RG5: Evolution of Economic Systems

It is easy to see that economic systems have evolved over time. The economic systems of hunter-gatherer societies differed radically from those of agricultural communities. It is also easy to see that the economic system affects political and social organization, as well as the patterns of interaction with our habitat, the planet earth. Treating economic theory as a science, a collection of universal invariant laws, blinds economists to all of these connections. This post traces the impact of the industrial revolution, which allowed creation of massive amounts of surplus, on social norms, politics, colonization, consumption, environment, and other dimensions of our existence. The evolution of economic systems, and the corresponding need for the evolution of economic theory adapted to the system, as well as the inter-connections of economic with politics, society, and environment, are all blind spots of modern economics. Studying the evolving economic system within its historical, cultural, and geographic context gives us deep insights into economics not available from the mainstream orthodox perspective on economic theory and methodology.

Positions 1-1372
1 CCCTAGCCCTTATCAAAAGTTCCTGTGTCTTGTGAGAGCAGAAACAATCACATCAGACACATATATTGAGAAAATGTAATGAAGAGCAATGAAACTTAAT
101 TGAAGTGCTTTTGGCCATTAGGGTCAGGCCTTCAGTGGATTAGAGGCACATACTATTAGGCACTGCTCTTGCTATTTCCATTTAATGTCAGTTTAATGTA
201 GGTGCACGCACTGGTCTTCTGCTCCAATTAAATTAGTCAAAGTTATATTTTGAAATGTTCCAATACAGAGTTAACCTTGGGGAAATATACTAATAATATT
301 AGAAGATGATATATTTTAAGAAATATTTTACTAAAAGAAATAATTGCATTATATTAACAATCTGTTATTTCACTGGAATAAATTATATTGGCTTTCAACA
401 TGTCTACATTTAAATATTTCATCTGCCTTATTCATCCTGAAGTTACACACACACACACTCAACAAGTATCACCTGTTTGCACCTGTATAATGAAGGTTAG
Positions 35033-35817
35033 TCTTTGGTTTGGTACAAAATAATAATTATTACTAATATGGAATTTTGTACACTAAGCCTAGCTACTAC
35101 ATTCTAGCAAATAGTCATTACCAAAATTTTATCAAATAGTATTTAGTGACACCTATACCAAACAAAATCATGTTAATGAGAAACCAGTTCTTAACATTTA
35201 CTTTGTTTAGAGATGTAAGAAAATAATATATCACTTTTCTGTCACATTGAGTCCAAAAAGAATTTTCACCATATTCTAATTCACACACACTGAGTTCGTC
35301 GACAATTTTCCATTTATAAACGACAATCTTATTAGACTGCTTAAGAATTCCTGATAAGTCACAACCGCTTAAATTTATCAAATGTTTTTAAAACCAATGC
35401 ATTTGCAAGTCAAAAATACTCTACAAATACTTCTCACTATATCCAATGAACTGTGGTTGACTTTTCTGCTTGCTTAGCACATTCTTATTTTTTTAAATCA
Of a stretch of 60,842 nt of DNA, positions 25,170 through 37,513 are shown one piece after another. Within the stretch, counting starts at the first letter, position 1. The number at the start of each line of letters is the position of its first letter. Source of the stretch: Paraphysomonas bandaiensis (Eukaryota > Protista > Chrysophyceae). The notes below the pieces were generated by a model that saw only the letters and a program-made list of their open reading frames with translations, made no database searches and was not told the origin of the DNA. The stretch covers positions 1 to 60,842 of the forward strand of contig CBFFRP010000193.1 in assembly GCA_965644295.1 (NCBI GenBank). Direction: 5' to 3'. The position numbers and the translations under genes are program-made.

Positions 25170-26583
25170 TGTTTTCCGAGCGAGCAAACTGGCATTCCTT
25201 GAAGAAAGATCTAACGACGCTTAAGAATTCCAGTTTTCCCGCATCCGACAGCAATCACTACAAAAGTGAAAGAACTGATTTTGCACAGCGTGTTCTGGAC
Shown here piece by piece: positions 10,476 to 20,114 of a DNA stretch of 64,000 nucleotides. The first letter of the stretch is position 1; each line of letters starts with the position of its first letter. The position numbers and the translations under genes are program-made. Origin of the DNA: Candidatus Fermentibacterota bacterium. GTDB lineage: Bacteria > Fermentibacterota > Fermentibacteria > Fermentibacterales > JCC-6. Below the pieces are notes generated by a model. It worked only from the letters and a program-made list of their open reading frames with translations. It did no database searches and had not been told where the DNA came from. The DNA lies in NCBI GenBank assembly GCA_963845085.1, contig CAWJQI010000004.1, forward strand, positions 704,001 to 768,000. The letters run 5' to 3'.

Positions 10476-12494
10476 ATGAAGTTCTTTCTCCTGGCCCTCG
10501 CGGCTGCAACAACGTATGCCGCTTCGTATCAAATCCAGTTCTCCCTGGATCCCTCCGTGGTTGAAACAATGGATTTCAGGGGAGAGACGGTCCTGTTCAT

RG6: The Misleading Case for Free Markets

The debate about the responsibility of Central Banks for the recent Global Financial Crisis of 2007 continues to this day. Did they cause the crisis, destroying the lives of millions, or did they save the world from a financial disaster? The debate today mirrors debates which have been going on for more than a century. The strong support for financial de-regulation is built on the foundations of a free-market ideology. In fact, it is easy to prove, both theoretically and empirically, that the free market ideology is wrong. Vast numbers of economic crises created by free markets provide the empirical evidence. Theoretical evidence shows the presence of externalities, imperfect information, transaction costs, monopolies, and many other problems, all of which prove the failure of free markets. Despite huge theoretical and empirical evidence, the argument for the efficiency of free markets occupies the central position in modern economics textbooks. WHY does the extremely bad argument continue to dominate the discourse? The post explains that the top 1% do not have sufficient power to implement policies favorable their interests by brute force. Instead, they must convince the bottom 90% to go along of their own free will. This requires creating theories which give the appearance of being good for all, while actually promoting the interests of the top 1%.